Nonprofits Seek Equitable Technology Access
Doris Robinson was preparing to retire after a career as a school administrator. One call from her good friend who ran a nonprofit dedicated to helping young, Black men prepare and apply for college changed all that.
“We wanted to keep these young men away from falling into bad habits,” said Robinson. “We wanted to create a paradigm shift and show them what was possible by continuing their education.”
Hoping to help strengthen college matriculation rates in her community, Robinson decided to continue her lifelong work in education and accepted a role as director of the Long Beach Math Collaborative. Focusing on STEM (science, technology, engineering and mathematics) education, participants are enrolled in a two-week summer program at California State University, Long Beach, which includes access to community resources, meals and counseling. The $50,000 grant provided by Edison International will help next summer’s class of students.
“I thank Edison every day because they started out with us and have continued to help us provide for our students every year,” said Robinson. The Math Collaborative also has developed an alumni program to support graduating participants through college, the military and their professional lives.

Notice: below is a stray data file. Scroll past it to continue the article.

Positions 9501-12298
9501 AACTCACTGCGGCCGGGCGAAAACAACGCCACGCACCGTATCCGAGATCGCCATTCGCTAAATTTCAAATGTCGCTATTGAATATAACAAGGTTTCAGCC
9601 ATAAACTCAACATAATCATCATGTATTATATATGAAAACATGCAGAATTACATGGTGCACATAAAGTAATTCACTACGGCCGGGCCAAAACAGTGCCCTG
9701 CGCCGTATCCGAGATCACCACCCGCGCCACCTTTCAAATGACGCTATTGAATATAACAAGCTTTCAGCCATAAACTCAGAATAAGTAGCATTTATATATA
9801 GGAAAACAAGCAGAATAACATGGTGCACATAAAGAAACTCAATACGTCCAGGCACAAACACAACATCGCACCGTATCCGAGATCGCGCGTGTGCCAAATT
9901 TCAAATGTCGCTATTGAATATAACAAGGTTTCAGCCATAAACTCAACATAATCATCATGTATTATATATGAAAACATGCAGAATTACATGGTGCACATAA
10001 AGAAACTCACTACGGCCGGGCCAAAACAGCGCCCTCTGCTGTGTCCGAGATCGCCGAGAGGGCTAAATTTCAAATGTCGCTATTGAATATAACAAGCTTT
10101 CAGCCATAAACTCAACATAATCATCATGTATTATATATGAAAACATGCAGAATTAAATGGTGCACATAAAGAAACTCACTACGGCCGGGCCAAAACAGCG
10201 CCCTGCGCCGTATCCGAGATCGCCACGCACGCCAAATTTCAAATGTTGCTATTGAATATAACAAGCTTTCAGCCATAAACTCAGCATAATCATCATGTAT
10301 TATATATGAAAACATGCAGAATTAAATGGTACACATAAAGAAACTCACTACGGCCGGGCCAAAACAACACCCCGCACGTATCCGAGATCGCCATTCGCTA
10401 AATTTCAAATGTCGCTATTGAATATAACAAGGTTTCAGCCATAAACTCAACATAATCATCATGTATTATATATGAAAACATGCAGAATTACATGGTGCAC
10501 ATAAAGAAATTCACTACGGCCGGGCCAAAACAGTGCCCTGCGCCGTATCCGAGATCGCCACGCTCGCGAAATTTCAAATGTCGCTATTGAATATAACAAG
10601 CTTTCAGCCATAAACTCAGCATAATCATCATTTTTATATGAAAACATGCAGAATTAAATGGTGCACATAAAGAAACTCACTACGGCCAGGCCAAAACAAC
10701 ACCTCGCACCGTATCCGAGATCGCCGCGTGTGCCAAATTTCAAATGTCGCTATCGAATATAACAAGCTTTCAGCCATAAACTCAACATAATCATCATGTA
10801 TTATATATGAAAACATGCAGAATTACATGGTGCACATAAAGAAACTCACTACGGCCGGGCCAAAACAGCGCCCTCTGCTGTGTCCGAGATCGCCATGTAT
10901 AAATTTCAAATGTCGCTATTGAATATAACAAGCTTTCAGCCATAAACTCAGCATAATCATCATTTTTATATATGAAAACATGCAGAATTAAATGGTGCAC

As the largest city in Southern California Edison’s service area, Long Beach is home to a variety of community groups dedicated to greater digital equity.
“In our technologically dependent society, we as community leaders must commit to prioritizing digital access and inclusion,” said Larry Chung, vice president of Local Public Affairs for SCE. “Our nonprofit partners funded through this initiative have demonstrated their commitment through equal access to technology associated with educational programming, social wellness and career development.”
Another Long Beach grant recipient, Human-I-T, will use $30,000 in Edison funding in a similarly holistic fashion.
“We started in a small warehouse, refurbishing computers and other technology and expanded from there,” said program manager Fiona Foster.
Now, Human-I-T teaches how to identify affordable internet options and determine what solutions will work best for students. Its digital literacy program guides participants from the basics of how to operate a computer to using a computer for school, telehealth or access to social services.
State Assemblymember Patrick O’Donnell (D-70), whose district includes Long Beach, said, “As a teacher and chair of the Assembly Education Committee, I know firsthand the struggles families experienced with distance learning. Thanks to Southern California Edison for expanding digital and technology access, especially to those who need it most. A child connected to the internet is a child connected to better educational opportunities.”
Edison is collaborating with three additional nonprofits in Long Beach working toward greater digital equity:
Long Beach Mayor Robert Garcia said, “As more and more things that we do everyday move online — especially throughout this pandemic — digital inclusion has become an even more crucial issue to tackle head-on. We are grateful for Southern California Edison’s work to partner with our community organizations to meet this important need.”
For more information on the initiatives empowered by grant funding through Edison International, visit SCE.com/community.